Pain and injury can occur at any time of the year, but winter is a particularly harsh time, especially here in Canada. The extreme drop in temperatures can leave the body feeling more susceptible to existing pain and more exposed to new kinds of physical challenges. For example, when we are cold, our body restricts how much blood it sends to the extremities, like our hands and feet. This can leave the tissues and joints in those areas feeling stiff or uncomfortable. Not to mention, there’s an obvious risk of physical injury that comes with the snow and ice on the ground.
As an osteopathic manual practitioner working all year round, you’ll probably notice a change in physical difficulties that patients experience in the winter months. Here’s a quick look at some things to watch for when working with patients during this period.
Expect to See Injuries from Snow and Ice as an Osteopathy Professional
As the snow settles on the ground, the number of injuries due to trips and falls inevitably increases. No matter how well the snow and ice are removed from streets, slippery surfaces are almost unavoidable in the winter. As an osteopathy professional, you’ll likely face clients who have had mishaps from shoveling snow, winter sports, or simply walking outdoors. Elderly people or those with reduced mobility are at even greater risk of injury in these conditions.
If left untreated, these injuries–even minor ones–can lead to physical difficulties across other areas of the body. It is the job of the osteopathic manual practitioner to support the body’s ability to self-heal in the face of injury while advising clients on how they can avoid winter-related injuries in the future–for example, by wearing footwear with the proper treads.
Flare-ups of Existing Pain
Unfortunately, winter is a time when old injuries and pre-existing conditions can rear their ugly heads. The reduced blood flow and the increase in sedentary living that the cold weather brings can cause an imbalance in the systems and functions of the whole body. When the body is in a more vulnerable state, ongoing pain or previous injuries can become more pronounced. As an osteopathic manual practitioner, your goal will be to return the body to a state of health so it can self-regulate and manage those difficulties.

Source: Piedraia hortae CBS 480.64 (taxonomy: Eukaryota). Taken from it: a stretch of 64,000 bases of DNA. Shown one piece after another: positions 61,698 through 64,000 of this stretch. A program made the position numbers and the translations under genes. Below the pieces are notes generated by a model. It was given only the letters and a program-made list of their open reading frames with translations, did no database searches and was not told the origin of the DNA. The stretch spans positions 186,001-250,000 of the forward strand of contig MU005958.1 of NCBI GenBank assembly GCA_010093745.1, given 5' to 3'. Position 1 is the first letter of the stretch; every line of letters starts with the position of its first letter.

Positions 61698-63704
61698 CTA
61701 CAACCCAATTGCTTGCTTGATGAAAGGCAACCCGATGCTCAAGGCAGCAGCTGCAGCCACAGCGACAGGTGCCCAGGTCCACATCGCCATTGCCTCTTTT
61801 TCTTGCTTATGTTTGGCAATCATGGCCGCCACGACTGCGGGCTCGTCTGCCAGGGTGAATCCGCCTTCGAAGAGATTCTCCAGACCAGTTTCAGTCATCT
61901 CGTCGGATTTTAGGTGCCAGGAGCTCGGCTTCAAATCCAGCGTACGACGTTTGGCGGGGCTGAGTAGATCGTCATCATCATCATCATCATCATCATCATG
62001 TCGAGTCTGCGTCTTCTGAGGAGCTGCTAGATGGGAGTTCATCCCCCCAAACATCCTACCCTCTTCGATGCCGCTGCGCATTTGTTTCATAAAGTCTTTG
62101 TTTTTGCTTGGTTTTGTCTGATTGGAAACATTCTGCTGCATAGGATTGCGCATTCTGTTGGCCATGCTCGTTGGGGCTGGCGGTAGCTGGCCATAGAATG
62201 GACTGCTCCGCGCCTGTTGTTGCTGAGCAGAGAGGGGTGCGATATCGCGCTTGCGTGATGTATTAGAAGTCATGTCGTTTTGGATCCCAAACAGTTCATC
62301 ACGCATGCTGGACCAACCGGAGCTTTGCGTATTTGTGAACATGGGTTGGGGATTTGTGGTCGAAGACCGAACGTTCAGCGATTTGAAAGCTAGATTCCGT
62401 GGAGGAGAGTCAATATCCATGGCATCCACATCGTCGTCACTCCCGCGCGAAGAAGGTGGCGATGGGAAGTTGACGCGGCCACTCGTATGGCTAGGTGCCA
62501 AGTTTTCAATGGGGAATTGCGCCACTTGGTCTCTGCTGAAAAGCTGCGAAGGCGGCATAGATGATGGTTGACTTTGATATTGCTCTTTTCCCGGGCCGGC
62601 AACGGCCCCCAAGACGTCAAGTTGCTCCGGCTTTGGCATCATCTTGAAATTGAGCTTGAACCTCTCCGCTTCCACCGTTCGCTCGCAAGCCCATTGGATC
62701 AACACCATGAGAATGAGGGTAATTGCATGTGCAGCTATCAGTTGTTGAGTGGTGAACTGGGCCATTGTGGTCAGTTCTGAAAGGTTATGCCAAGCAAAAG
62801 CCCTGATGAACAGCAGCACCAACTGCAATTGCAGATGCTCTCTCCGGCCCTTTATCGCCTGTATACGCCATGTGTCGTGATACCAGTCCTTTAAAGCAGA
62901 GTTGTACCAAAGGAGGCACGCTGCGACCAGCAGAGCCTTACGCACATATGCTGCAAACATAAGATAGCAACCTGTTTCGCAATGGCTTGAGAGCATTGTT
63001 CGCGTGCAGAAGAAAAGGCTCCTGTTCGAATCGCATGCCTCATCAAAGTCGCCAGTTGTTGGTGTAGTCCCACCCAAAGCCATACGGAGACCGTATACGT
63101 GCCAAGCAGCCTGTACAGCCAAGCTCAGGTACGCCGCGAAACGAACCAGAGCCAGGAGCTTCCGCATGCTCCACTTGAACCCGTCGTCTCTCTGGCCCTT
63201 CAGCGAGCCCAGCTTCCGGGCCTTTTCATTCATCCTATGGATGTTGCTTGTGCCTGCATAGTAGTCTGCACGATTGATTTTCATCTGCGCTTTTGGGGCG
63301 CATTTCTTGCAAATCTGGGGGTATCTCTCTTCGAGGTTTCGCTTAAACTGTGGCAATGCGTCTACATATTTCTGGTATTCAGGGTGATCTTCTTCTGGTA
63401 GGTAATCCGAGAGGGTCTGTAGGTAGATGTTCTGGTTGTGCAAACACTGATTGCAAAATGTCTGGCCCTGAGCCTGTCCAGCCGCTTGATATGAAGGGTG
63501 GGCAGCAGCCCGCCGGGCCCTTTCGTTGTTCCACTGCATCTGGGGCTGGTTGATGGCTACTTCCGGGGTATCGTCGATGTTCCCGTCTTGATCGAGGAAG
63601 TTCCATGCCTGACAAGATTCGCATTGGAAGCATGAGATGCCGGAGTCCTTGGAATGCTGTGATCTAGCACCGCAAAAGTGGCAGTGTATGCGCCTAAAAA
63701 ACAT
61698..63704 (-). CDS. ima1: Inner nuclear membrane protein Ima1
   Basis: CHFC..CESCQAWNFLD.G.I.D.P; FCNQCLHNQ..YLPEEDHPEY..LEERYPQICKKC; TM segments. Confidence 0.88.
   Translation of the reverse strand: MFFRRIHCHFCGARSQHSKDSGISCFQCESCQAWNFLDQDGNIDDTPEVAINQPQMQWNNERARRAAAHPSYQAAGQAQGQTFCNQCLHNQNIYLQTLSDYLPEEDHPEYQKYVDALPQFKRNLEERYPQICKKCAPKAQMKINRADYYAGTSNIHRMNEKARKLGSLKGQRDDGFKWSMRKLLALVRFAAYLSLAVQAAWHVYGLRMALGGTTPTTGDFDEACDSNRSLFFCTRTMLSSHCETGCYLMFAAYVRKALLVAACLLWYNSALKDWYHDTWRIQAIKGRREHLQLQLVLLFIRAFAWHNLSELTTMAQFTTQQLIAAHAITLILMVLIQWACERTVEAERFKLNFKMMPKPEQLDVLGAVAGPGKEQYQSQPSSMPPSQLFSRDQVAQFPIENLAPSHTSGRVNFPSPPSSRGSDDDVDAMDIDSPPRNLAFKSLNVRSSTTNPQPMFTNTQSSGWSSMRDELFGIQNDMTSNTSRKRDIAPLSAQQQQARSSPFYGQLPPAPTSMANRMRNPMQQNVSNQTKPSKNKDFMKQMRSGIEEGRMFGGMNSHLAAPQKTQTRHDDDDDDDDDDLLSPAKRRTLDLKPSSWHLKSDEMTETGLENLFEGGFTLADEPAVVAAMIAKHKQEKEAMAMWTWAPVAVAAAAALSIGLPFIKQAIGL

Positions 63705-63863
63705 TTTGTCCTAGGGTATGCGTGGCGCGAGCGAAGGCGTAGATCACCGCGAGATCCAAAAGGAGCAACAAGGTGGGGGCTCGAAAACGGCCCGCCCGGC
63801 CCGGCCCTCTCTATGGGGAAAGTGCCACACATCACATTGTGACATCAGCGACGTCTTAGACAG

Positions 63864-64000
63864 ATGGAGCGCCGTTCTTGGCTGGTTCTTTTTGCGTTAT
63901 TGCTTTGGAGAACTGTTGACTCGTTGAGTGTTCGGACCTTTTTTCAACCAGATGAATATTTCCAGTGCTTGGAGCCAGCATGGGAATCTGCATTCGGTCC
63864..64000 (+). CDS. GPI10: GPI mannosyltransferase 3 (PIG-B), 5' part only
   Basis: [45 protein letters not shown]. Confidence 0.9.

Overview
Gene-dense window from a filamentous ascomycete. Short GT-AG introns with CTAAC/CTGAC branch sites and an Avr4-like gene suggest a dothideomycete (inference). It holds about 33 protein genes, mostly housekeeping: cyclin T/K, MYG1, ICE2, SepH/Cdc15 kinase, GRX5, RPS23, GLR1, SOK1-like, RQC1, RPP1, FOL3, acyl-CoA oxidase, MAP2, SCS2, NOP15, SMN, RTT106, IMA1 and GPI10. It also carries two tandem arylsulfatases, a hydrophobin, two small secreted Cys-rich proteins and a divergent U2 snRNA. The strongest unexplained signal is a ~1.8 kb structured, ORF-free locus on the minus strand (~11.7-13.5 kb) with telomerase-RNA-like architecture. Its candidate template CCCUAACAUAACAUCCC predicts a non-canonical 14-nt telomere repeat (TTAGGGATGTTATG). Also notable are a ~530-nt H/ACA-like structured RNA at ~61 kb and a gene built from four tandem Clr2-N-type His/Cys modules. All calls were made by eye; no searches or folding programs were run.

With training from the Canadian Academy of Osteopathy, you’ll gain a comprehensive understanding of osteopathic principles, which focus on locating and treating the underlying cause of the discomfort, as opposed to the obvious symptoms of pain. This classical training grants students an in-depth understanding of anatomy and physiology so that they can treat the layers of bodily structure on a personalized, individual level.
The Effects of Reduced Physical Activity in the Winter,
During your osteopathy specialization, you’ll notice that many clients complain of greater stiffness or more physical aches during the winter months. Often, stiffness can be attributed to changes in physical activity that the winter brings. With the cold weather, people tend to spend less time outdoors and more time cooped up inside.
Along with the manual therapy you perform as an osteopathic manual practitioner, you can advise patients to exercise regularly to build up their muscle strength and reduce pressure on the joints. Stretching and moving daily will help to loosen up stiff joints during the winter. With training at CAO, you’ll be ready to offer safe, effective, and ethical treatments to clients to support the well-being of their whole body.
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